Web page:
I am trying to get a dual configuration with my Denon x3300 .. one where my sub runs hot and my Audio sounds absolutely splendid... and 2.. where I can watch tv and movies in the same house with my wife and daughter
ref pasted below for convenience and i bolded the confusing part.
After reading the below and reference. I still dont have an answer with an explanation. I want to run my sub hot... so I ran Audyssey so that the trim on the sub was at -10.5. According to the below.. or how i interpret it, is that I should then manually adjust the sub trim to fall into -3.5 - +3.5 zone to fall into the sweet spot for audyssey AFTER i run audysesey. I did this.. and everything sounds absolutely amazing!!!! (Dynamic EQ is on. Dynamic Volume is off)... However this is not a livable configuration for me for daily use unfortunately...
Essentially what I want to do is have a setup where I can listen to my current config ... (Audyssey run at -10.sub trim and me changing it to -3.5) AND switching to a mode where its reasonable for daily living...
Yes.. i am aware of dynamic volume.. and that is an option, however i feel that flattens the sound out a lot...
1.) a fundamental config question..... Are there issues when the trim is set below -3.5?
2.) if above is yes.. should I re-run audyssey to fit more into the -3.5db range and then turn the trim up from there?
3.) any other settings or thoughts i should be considering?
Thanks in advance!!!
f)4. If I want to run my subs a little 'hot' where should I make the changes?
Many people prefer to run their subs a little hotter than Reference. That's fine but remember to make the adjustment in the AVR or Pre-Pro trim settings and not on the sub itself. This makes it easier to return to a known starting point if you decide to go back later. Adjusting the trims does not in any way invalidate the calibration but it may affect the way Dynamic EQ works (see elsewhere in this FAQ for more info - link below).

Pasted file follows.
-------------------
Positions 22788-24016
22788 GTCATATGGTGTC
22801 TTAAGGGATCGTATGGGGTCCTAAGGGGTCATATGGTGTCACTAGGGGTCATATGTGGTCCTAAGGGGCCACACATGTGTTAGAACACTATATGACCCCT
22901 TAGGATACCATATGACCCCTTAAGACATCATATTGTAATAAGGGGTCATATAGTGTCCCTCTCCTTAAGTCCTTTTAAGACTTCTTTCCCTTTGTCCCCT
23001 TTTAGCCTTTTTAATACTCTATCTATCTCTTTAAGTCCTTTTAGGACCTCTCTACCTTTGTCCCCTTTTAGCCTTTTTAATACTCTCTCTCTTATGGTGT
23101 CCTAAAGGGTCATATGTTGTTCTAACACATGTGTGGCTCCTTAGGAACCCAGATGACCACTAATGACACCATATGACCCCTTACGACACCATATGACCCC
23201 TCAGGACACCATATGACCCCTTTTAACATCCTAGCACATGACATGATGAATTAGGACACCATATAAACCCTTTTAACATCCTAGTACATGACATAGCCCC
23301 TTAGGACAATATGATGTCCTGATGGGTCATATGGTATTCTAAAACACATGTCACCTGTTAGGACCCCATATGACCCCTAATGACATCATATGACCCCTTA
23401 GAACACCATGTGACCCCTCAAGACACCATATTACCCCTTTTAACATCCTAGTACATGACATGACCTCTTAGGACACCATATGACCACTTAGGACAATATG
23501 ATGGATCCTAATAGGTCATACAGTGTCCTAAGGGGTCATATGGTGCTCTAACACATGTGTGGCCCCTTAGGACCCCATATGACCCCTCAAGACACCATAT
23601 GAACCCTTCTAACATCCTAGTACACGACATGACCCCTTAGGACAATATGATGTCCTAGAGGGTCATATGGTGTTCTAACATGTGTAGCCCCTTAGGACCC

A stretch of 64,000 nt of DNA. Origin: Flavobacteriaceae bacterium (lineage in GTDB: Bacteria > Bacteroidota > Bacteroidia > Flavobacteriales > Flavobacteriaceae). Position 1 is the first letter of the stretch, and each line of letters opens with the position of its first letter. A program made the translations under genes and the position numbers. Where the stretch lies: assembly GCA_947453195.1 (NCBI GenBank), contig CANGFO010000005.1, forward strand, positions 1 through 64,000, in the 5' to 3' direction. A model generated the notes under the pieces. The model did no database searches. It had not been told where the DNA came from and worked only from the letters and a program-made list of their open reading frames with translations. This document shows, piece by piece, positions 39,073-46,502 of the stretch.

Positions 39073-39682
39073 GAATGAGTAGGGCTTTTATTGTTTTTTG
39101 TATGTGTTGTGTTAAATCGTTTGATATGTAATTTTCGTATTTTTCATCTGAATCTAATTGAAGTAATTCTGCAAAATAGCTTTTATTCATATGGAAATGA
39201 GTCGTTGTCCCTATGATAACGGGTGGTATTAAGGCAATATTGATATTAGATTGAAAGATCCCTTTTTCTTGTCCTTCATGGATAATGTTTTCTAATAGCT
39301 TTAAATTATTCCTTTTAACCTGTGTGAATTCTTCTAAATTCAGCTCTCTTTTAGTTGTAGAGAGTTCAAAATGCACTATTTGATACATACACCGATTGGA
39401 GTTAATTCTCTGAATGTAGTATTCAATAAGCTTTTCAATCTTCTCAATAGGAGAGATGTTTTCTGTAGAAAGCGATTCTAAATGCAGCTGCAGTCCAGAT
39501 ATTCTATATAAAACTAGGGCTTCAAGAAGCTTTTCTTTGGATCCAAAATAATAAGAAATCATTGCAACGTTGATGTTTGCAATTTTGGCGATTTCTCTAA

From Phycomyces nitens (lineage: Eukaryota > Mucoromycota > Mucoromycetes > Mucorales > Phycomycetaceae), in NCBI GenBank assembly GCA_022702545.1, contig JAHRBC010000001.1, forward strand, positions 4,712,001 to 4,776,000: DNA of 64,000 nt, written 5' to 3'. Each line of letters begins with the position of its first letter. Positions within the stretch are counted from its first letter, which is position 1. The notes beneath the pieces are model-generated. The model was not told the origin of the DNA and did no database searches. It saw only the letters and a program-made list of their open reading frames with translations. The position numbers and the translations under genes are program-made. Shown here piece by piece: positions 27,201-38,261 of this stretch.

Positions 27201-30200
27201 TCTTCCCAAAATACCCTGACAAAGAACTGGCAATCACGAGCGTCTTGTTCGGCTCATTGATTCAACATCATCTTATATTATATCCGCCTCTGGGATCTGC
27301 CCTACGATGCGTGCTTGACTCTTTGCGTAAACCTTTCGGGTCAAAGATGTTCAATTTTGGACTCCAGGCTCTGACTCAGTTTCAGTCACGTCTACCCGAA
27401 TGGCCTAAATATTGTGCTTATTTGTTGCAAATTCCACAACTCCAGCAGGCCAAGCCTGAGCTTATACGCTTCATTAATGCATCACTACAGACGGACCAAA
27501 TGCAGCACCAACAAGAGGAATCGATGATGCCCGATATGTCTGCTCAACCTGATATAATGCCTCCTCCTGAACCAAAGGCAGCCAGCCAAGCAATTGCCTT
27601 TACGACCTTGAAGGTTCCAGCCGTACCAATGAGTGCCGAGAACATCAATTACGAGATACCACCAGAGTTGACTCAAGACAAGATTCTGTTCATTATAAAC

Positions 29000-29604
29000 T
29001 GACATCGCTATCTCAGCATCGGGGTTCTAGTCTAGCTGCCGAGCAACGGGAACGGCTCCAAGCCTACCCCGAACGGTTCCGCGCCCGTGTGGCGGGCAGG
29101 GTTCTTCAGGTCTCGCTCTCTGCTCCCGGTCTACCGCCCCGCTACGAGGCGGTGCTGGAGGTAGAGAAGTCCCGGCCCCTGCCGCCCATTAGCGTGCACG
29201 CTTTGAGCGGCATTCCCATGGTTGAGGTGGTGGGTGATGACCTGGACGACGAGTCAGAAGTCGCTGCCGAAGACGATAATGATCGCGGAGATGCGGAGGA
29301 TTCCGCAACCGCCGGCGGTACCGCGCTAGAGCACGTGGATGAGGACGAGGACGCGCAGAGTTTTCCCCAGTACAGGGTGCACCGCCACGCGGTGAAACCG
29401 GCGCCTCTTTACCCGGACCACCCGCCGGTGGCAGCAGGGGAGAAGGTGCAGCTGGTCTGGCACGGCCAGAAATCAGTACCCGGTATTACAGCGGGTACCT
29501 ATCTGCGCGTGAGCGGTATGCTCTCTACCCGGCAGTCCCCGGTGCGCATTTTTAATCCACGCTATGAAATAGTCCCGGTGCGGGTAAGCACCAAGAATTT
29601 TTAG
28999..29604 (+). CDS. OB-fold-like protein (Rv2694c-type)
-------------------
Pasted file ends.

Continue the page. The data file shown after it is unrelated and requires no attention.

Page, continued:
There is one caveat to the advice above: if adjusting the AVR trims to make the sub hotter takes the final trim setting outside the +/-3.5dB recommended range, please read the information below.
You may want to consider this comment from Ed Mullen, Director of Technology at renowned subwoofer manufacturer SVS:
"A general rule when level matching the subs and the speaker channels is to run the gain hotter at the subs and the AVR sub trim level cooler. That keeps the AVR sub signal clean and allows upward adjustability to run the sub hotter if needed."
In other words, if you prefer to raise the sub level above the 'Reference' level set after running Audyssey (i.e., run the subs 'hotter'), you should raise the sub gain control so that after running Audyssey, the sub level is set to a bigger minus value (eg. -9db). This will ensure that, after raising the sub volume using the AVR trim control to suit your 'Preference', the final sub trim level is still set to between +/-3.5db.
This advice is only for those who wish to run their subs hotter. The point of Ed's comment is that there are effectively two ways to achieve the objective of running the sub hotter:
One is to simply turn up the level on the sub trim in the AVR. But this could mean that you end up with a sub trim of something like +8dB, which is not a good idea for various reasons.
The other is to turn up the gain on the sub itself, but this is not recommended because it makes it more difficult to return the sub to its original Audyssey calibration level if required. Adjusting the sub trim in the AVR is functionally equivalent to adjusting the sub's gain, but also easily allows restoring the original setting.
So the best advice is to do what Ed suggests - turn up the gain on the subs and then re-run Audyssey. Because you have turned up the gain on the sub, Audyssey will set the trim on your AVR lower. This means you can then go into the AVR menu and turn up the sub trim level without exceeding the recommended -3.5dB-+3.5dB range.